Before the networks call the winners in a primary, they don't have much to talk about beside exit polls. (Neither, frankly, do we.) The exit polls are notoriously unreliable, especially because the networks update their numbers as new waves of data come in. (This helps them adapt their calculations as they learn more information about turnout, votes by region, etc.) But in a state like North Carolina, where nearly 500,000 people have already voted early, are exit polls faulty because they don't survey early voters?
No—not even a little bit. The name "exit poll" is misleading in states that have early voting because the pollsters don't just survey voters as they're exiting the polls. The same outfit conducts exit polls for all of the networks, and that outfit has already interviewed 400 people by telephone in North Carolina. Given past results and current projections, they're expecting early voters to make up 30 percent of all voters. So if turnout is around 1.33 million, which makes early voters 30 percent of the electorate, the exit polls will accurately incorporate early voters. If turnout tops 1.33 million, which some observers say it may, then they'll have to adjust their model.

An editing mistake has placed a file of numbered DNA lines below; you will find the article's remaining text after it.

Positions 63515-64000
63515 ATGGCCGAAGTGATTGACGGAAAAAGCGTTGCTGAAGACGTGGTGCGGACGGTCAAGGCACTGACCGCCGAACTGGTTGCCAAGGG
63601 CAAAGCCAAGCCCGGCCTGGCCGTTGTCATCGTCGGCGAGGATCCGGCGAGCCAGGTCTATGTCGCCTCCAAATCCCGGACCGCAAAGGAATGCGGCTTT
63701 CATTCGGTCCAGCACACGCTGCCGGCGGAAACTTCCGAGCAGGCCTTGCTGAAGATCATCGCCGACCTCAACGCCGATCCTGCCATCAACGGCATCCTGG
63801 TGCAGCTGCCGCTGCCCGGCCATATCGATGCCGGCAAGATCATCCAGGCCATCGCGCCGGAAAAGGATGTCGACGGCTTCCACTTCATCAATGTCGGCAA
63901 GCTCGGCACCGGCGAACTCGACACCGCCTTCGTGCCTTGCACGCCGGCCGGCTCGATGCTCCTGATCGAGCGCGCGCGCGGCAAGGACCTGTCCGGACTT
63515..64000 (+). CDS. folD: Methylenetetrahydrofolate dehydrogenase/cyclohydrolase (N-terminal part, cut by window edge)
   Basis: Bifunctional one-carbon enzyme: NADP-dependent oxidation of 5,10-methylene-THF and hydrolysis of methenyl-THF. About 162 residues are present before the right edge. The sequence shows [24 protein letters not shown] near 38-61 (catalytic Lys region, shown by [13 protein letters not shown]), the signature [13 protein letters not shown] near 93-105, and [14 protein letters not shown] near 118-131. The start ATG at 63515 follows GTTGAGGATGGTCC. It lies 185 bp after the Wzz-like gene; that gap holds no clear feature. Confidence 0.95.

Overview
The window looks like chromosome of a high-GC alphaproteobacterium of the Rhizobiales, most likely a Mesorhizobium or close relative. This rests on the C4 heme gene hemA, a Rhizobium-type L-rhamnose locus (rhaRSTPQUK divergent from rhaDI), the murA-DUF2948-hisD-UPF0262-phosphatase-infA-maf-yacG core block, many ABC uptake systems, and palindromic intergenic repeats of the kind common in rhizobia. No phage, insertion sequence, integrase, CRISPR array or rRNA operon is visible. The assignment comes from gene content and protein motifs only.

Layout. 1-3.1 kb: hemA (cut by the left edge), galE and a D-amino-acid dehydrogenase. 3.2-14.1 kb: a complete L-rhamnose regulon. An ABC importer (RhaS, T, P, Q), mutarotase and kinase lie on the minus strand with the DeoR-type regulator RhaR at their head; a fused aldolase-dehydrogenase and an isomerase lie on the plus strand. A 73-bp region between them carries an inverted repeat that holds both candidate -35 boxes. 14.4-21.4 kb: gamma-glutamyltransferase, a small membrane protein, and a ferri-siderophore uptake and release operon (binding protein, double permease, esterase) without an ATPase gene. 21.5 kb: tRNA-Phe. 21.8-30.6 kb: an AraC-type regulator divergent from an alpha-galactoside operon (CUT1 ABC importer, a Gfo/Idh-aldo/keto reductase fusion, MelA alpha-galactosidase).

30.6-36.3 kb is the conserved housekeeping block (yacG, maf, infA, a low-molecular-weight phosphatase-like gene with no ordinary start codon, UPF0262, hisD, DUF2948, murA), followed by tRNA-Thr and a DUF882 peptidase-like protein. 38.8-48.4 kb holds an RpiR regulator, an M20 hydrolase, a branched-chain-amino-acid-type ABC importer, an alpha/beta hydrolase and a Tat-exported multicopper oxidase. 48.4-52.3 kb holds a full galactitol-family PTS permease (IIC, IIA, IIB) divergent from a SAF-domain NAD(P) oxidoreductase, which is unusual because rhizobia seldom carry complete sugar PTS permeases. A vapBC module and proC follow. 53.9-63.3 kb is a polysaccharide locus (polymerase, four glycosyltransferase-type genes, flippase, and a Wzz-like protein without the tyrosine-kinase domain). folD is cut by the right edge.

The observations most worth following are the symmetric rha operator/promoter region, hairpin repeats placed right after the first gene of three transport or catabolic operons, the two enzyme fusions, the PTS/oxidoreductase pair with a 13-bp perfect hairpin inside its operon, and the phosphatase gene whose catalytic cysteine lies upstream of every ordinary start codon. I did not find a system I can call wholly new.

Either way, the bases are covered. That's one reason fewer to distrust the exit polls. Many more to go.